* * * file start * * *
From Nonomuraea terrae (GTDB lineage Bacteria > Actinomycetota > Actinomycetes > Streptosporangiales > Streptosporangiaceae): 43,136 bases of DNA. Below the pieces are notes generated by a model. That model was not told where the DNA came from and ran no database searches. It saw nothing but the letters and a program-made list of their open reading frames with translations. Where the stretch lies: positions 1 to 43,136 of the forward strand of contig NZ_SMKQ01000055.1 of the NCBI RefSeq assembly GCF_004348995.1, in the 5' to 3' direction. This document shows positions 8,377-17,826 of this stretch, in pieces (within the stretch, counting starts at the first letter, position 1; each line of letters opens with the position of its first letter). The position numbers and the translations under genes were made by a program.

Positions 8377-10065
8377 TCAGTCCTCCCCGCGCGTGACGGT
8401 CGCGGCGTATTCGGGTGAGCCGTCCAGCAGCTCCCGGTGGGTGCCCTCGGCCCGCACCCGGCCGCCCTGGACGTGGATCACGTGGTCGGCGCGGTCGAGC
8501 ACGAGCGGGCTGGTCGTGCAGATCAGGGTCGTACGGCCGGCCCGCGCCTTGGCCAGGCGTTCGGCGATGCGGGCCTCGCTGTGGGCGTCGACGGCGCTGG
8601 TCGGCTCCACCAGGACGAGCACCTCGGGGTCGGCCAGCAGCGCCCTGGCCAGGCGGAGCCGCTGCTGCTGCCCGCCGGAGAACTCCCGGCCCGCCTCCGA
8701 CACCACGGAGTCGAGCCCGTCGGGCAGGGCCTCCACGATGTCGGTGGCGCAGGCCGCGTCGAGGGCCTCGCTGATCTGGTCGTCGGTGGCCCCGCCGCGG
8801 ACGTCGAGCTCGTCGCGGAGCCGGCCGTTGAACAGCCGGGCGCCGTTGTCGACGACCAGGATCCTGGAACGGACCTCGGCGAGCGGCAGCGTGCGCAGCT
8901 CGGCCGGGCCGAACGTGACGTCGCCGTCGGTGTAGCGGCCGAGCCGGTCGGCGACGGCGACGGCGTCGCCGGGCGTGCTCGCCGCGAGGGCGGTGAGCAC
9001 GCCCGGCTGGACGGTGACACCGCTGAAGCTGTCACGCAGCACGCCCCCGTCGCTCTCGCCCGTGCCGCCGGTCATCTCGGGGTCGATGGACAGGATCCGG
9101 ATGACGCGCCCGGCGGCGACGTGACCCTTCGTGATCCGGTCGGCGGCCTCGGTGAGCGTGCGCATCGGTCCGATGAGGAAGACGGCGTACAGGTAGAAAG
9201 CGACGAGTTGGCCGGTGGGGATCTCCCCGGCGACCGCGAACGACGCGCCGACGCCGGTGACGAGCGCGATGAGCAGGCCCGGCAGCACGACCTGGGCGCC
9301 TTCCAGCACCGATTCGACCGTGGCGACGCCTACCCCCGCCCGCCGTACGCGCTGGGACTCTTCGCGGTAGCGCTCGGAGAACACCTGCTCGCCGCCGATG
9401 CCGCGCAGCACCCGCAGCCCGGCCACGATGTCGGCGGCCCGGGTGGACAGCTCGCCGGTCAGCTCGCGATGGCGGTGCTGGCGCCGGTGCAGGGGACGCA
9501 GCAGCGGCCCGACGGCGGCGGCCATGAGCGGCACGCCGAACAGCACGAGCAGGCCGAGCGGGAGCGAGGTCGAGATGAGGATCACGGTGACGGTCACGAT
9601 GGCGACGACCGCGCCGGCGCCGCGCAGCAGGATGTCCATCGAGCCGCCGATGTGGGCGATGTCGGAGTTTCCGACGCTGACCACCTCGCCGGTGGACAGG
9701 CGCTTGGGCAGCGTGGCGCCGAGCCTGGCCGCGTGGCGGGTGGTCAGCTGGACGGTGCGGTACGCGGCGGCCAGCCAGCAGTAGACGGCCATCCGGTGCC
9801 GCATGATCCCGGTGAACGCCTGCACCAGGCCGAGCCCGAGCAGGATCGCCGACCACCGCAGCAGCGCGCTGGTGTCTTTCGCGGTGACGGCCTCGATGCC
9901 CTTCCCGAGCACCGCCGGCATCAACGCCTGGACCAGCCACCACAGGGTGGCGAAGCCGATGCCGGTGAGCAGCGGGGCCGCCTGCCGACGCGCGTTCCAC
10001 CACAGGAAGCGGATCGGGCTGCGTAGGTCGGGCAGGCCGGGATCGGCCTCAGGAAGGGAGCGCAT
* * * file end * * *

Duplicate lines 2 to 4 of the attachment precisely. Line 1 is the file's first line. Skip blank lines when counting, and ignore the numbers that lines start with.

Positions 8377-10065
8377 TCAGTCCTCCCCGCGCGTGACGGT
8401 CGCGGCGTATTCGGGTGAGCCGTCCAGCAGCTCCCGGTGGGTGCCCTCGGCCCGCACCCGGCCGCCCTGGACGTGGATCACGTGGTCGGCGCGGTCGAGC